GRAPH Course

Independent set

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In French, we are mainly using the keywords Stable and Stabilité. The independence set, also called stable set/ensemble stable is a set $S$ in which we can't find two adjacent vertices.

  • maximal independent set: not stable anymore if we add a vertex
  • maximum independent set:
    • we can't make a set with more vertices
    • $\alpha (G) = Card(\text{maximum_stable_set})$
  • let $h$ be the highest degree

@ |\text{maximum_stable_set}| \ge \lceil \frac{n}{h+1} \rceil @


Partitioning

A graph partition of $G$ is a set made by taking vertex (and their edges) from $G. Each subgraph created must be complete (=a clique). Each vertex can only be used in one clique.

As always

  • maximal graph partition: we can't add one more vertex, otherwise, this is not a graph partition anymore
  • maximum graph partition: we can't find a greater clique
  • minimum graph partition: we can't find a lesser clique
  • minimal graph partition: we can't remove one more vertex, otherwise, this is not a graph partition anymore

And node

  • $|S| \le |P|$
  • $|S| = |P|$ (if $S$ is a maximum stable set and $P$ a minimum graph partition)

Absorbing set

An Absorbing set (Ensemble absorbant) is a set where

  • each vertex outside the set
  • is linked to at least one vertex inside the set

Kernel

A kernel is a set both stable and absorbing. A graph can have $0$, $1$, or more kernels.

Sprague–Grundy function (Fonction de Grundy)

The function is returning the least value we can give to a vertex. If this is $0$, then the vertex is inside the Kernel.

  • you should start with a vertex without predecessors (if you can)
  • give the first vertex value 0
  • then until you gave a value to everyone,
    • go to the successors
    • give them the lowest value not taken by a predecessor ($\ge 0$)
    • You can change a vertex value if the constraint above is not respected (a vertex took the same value as an adjacent vertex)

The Grundy function result is not unique, unless you sorted the vertices beforehand. What you will usually do is sorting the vertices by the number of successors.


Example 1 - Independent set and Grundy function

Given this graph $G$,

Example 1 - graph

Give

  • a maximal independent set
  • a maximum independent set
  • an absorbing set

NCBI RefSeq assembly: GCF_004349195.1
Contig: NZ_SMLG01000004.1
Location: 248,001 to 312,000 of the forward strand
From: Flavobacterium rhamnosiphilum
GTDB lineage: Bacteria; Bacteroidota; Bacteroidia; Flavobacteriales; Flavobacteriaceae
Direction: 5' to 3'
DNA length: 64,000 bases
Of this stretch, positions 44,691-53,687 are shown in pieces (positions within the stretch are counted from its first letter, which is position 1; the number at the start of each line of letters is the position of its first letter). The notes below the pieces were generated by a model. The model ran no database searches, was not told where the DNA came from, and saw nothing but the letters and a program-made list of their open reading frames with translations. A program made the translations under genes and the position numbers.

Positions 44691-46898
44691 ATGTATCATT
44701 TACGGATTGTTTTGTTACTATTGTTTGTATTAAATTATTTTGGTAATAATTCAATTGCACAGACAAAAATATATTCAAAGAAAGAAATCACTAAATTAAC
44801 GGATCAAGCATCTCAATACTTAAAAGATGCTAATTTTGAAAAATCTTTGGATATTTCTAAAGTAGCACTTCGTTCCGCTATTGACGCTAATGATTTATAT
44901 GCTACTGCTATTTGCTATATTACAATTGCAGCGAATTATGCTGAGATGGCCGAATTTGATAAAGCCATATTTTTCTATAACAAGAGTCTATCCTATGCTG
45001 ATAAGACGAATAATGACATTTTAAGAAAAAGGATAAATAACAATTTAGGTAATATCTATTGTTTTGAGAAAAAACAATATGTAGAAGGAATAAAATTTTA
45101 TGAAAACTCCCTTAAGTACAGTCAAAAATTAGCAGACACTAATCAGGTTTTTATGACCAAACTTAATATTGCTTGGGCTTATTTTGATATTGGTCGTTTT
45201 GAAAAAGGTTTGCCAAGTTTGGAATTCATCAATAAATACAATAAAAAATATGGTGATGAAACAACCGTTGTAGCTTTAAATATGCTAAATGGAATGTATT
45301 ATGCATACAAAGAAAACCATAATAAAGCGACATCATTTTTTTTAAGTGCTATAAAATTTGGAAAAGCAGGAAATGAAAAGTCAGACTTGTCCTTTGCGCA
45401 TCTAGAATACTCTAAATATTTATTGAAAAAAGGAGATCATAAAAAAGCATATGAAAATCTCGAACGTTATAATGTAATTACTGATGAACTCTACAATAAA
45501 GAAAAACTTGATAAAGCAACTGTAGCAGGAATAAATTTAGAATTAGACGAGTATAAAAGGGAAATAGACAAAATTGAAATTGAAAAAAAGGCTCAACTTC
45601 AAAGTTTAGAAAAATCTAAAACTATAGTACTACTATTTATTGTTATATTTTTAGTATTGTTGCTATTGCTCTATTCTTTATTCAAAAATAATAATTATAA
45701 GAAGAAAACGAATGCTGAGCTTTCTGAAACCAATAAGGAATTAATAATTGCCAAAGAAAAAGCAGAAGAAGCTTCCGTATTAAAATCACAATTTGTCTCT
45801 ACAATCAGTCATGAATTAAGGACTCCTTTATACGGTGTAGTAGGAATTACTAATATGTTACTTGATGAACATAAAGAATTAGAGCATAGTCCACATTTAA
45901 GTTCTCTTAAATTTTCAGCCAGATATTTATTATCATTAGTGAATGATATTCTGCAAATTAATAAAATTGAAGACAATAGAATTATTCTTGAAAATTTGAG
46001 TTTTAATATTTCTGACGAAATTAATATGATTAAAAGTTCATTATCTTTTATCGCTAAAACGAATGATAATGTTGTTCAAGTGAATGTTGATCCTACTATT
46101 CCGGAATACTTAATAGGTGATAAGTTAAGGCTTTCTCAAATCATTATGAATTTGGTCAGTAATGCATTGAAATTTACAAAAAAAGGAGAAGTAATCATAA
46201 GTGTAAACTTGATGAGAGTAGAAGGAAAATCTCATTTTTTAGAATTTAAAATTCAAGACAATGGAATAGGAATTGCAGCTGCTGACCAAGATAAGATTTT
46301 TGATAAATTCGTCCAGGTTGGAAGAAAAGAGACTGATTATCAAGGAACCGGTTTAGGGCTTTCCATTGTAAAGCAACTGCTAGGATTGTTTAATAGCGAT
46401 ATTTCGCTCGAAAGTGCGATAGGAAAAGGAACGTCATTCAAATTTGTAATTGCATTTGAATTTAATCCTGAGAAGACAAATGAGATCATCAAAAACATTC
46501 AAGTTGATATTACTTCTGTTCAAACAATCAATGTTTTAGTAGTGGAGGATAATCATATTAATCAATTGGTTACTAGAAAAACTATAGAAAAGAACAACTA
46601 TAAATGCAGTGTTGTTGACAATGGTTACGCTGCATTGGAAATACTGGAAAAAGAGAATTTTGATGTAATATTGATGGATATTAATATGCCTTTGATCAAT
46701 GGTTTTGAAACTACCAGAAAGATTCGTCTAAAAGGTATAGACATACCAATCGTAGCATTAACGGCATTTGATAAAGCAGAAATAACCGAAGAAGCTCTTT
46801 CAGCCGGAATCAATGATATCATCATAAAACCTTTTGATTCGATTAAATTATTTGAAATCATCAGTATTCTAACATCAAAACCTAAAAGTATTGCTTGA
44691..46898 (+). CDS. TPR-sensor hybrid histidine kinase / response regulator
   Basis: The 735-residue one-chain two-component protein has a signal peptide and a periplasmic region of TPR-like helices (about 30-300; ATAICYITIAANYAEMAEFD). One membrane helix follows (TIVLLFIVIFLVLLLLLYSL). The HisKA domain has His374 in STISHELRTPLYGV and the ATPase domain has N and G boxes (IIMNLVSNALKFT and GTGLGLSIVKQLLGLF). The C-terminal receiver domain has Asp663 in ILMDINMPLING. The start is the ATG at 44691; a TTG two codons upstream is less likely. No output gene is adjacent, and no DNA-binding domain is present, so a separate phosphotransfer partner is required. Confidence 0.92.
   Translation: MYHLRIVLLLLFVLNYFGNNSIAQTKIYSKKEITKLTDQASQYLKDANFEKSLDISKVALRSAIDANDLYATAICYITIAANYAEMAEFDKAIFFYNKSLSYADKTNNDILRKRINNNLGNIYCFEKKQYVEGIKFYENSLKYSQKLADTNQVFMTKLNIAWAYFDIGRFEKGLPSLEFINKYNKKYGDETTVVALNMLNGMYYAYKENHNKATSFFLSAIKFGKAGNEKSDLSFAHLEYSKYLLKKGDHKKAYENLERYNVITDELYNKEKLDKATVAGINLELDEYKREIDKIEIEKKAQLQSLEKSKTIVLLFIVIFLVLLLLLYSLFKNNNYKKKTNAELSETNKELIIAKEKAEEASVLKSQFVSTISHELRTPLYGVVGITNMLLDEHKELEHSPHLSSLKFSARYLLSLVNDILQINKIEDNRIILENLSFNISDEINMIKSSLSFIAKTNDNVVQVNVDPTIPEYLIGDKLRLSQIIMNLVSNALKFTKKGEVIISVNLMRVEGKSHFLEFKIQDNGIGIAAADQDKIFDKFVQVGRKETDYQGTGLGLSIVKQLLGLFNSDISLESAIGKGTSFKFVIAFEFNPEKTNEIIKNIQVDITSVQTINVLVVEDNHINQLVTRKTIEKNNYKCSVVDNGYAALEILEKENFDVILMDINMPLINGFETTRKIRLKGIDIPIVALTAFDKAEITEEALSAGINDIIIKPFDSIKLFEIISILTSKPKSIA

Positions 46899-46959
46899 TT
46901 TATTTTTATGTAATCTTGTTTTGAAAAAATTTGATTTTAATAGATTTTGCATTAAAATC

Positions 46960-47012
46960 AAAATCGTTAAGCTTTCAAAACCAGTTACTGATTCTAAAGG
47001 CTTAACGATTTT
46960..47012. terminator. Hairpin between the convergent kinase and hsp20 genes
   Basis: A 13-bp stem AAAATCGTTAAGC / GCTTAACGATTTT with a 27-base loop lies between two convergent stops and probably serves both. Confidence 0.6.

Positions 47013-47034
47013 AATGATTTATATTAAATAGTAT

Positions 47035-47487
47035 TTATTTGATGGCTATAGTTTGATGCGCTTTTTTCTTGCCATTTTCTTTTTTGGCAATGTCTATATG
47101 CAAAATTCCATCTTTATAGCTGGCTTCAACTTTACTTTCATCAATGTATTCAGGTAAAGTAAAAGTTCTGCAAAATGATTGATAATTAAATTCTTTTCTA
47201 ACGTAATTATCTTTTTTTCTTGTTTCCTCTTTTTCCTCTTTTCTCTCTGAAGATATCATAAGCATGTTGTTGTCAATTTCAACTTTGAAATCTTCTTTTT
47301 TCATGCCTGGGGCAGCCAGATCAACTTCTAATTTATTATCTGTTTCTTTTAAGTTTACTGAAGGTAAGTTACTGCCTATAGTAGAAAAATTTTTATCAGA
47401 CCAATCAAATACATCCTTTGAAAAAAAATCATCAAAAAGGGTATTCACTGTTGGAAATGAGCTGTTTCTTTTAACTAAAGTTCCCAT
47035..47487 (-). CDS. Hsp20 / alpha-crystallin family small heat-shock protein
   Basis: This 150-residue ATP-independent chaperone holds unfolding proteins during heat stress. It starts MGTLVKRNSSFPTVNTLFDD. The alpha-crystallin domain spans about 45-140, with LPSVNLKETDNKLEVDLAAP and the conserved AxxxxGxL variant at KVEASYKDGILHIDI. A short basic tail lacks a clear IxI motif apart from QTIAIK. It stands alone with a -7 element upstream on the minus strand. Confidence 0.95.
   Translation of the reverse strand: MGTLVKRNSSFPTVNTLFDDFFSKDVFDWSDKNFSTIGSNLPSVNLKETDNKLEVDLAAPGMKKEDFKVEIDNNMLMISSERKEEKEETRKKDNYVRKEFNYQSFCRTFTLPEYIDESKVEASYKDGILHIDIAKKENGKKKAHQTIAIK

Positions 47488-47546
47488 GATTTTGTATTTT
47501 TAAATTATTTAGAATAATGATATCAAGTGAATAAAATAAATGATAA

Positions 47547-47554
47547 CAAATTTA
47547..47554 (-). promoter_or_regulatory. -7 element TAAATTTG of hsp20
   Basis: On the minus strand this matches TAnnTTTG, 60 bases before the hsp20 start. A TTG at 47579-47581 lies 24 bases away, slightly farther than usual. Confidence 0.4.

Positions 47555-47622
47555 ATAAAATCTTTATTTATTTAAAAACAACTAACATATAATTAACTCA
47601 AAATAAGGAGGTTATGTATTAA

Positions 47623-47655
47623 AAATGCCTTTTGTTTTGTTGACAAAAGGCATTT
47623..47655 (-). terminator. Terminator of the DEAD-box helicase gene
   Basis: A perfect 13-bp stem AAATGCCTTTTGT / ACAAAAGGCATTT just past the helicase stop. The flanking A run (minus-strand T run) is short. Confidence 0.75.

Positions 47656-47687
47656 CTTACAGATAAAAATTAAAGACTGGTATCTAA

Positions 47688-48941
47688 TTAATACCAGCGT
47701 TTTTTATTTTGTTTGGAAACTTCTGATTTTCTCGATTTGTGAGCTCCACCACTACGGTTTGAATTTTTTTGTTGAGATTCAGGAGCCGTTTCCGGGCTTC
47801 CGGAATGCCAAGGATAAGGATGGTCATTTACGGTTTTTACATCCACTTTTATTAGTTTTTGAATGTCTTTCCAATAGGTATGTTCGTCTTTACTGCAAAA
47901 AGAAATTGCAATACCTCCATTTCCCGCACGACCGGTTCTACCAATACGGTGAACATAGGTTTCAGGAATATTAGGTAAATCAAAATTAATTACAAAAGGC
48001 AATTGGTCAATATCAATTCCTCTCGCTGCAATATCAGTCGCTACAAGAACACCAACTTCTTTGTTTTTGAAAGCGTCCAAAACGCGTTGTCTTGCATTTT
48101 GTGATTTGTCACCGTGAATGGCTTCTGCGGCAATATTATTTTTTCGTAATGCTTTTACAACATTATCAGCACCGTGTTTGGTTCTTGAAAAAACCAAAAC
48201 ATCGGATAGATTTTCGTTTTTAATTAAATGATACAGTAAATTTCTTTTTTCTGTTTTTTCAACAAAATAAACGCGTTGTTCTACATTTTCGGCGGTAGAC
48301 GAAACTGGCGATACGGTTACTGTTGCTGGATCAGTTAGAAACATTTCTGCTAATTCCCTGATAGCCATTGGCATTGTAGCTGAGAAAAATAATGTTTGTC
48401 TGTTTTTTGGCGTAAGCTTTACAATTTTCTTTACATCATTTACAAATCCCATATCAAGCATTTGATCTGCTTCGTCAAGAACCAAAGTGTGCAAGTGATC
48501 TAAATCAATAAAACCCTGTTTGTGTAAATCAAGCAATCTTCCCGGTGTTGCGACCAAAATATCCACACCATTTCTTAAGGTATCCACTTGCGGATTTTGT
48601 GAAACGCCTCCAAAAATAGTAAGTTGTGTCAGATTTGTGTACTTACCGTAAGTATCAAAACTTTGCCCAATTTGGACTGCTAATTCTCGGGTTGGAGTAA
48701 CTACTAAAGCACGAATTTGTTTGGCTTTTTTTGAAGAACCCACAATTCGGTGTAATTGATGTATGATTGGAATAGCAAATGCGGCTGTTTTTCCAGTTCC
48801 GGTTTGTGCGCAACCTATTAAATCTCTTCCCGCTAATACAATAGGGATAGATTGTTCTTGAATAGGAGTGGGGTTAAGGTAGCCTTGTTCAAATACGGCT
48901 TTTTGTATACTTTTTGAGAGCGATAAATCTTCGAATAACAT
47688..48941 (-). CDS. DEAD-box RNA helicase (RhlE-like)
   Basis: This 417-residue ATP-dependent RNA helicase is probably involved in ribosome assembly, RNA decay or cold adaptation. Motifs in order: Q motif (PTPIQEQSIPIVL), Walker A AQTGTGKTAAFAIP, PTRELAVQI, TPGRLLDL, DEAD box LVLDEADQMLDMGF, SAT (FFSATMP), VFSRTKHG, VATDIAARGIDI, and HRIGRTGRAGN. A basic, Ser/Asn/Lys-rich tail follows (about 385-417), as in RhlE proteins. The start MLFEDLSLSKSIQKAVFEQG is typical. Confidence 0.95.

• the kernel(s) using Grundy function

You should consider the graph as non-oriented for the independent sets.

  • a maximal independent set: $(6,3)$
  • a maximum independent set: $(1,5,3)$
  • an absorbing set: $(1,2,3,4,5,6)$ :)
  • or $(2, 4, 5, 6)$ because
    • 4 is absorbing (3)
    • 5 is absorbing (2, 4)
    • 2 is absorbing (1)
    • 6 is absorbing (5)

Using Grundy function, starting from $1$, we have

Example 1 - answer

  • the first one is in the kernel, so $g(1)=0$
  • next is the successor $2$
    • the neighbors took the values $\text{{0}}$
    • the lowest value we can give is $1$
    • $g(2)=1$
  • next are the successors $3,5$
    • ... $\text{{1}}$, the lowest ... $0$
    • $g(3)=0$ and $g(5)=0$
  • next is the successor $4$
    • ... $\text{{0}}$, the lowest ... $1$
    • $g(4)=1$
  • next is the successor $6$
    • ... $\text{{0}}$, the lowest ... $1$
    • $g(6)=1$

We got the kernel $(1,5,3)$. Starting from another vertex like $4$, we would have found the other kernel $(2,4,6)$.


Example 2 - Grundy function

Find a kernel for this graph using the grundy function

Example 2 - graph

You should have noticed that $1$ does not have any predecessors, so we MUST start at $1$.

Example 2 - solution

Then

  • $g(2)=g(4)=1$ because $g(1)=0$
  • $g(2)=2$ because we have the predecessors already have
    • $g(1)=0$
    • $g(4)=1$
  • then you got a choice (=two kernels)
    • $g(5)=0$ and $g(3)=1$
    • $g(3)=0$ and $g(5)=2$

Example 3 - Unique Grundy function

Find a kernel for this graph using the Grundy function, after sorting the vertices by successors.

Example 3 - graph

Tip: this is NOT a normal Grundy function. The result is unique and immediate because you got no choice since we ordered the vertices.

Let's sort the vertices

  • $3$: 0 successor
  • $5$: 1 successor
  • $7$: 1 successor
  • $8$: 1 successor
  • $1$: 2 successors
  • $2$: 2 successors
  • $4$: 2 successors
  • $6$: 4 successors

And the Grundy function is

Example 3 - solution

with

  • $g(3)=0$ (no successors $\to$ should be the start, inside the kernel)
  • $5$ is not a neighbor of $3$: $g(5)=0$
  • $7$ is not a neighbor of $3,5$: $g(7)=0$
  • $8$ is a neighbor of $g(3)=0$: $g(8)=1$
  • $1$ is a neighbor of $g(3)=0, g(5)=0$: $g(1)=1$
  • $4$ is a neighbor of $g(3)=0, g(8)=1$: $g(4)=2$
  • $2$ is a neighbor of $g(5)=0, g(4)=2$: $g(2)=1$
  • $6$ is a neighbor of $g(1)=g(2)=g(8)=1, g(7)=0$: $g(6)=2$

The kernel is $3,5,7$.


Example 4 - Grundy function

Given this adjacency matrix, calculate the Grundy function. Is it unique?

Example 4 - graph

Let's sort the vertices

  • $0$: 2 successor
  • $1$: 3 successor
  • $2$: 2 successor
  • $3$: 1 successor
  • $4$: 2 successor
  • $5$: 1 successor
  • $6$: 1 successor
  • $7$: 1 successor
  • $8$: 0 successor

Giving us $8-3-5-6-7-0-2-4-1$. Since we ordered the vertex, the grundy function is unique :3.

  • $g(8)=0$ (no successors $\to$ should be the start, inside the kernel)
  • $7$ is a neighbor of $g(8)=0$: $g(7)=1$
  • $5$ is a neighbor of $g(7)=1$: $g(5)=0$
  • $3$ is a neighbor of $g(5)=0$: $g(3)=1$
  • $6$ is a neighbor of $g(7)=1$: $g(6)=0$
  • $4$ is a neighbor of $g(8)=g(6)=0$: $g(4)=1$
  • $2$ is a neighbor of $g(7)=1, g(5)=0$: $g(2)=2$
  • $1$ is a neighbor of $g(2)=2, g(3)=g(4)=1$: $g(1)=0$
  • $0$ is a neighbor of $g(1)=0, g(4)=1$: $g(0)=2$

The kernel is $1,5,6,8$.

Note: if you are wondering why after $8$, we dealt with $7$, this is because of the dependencies. We need $g(5)$ for $g(3)$ and $g(5)$ needs $g(7)$.